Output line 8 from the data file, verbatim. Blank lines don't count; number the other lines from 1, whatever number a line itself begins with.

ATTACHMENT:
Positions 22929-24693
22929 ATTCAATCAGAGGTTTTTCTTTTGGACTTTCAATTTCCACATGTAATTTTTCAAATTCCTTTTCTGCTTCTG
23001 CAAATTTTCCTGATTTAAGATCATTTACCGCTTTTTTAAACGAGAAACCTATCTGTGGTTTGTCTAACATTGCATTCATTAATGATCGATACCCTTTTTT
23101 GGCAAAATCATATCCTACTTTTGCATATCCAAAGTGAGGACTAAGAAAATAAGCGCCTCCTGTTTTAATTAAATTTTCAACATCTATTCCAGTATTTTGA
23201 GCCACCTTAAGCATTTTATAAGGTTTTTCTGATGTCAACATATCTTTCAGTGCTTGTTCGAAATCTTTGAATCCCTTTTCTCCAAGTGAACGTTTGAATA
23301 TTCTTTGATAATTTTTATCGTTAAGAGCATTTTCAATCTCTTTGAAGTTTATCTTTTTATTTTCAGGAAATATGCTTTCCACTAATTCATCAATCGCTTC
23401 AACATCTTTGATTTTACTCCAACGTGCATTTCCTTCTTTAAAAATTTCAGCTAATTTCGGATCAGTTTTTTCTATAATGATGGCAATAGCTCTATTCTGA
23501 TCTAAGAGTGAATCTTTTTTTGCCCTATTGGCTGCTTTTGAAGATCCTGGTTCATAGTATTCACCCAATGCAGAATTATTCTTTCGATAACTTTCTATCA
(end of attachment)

23501 TCTAAGAGTGAATCTTTTTTTGCCCTATTGGCTGCTTTTGAAGATCCTGGTTCATAGTATTCACCCAATGCAGAATTATTCTTTCGATAACTTTCTATCA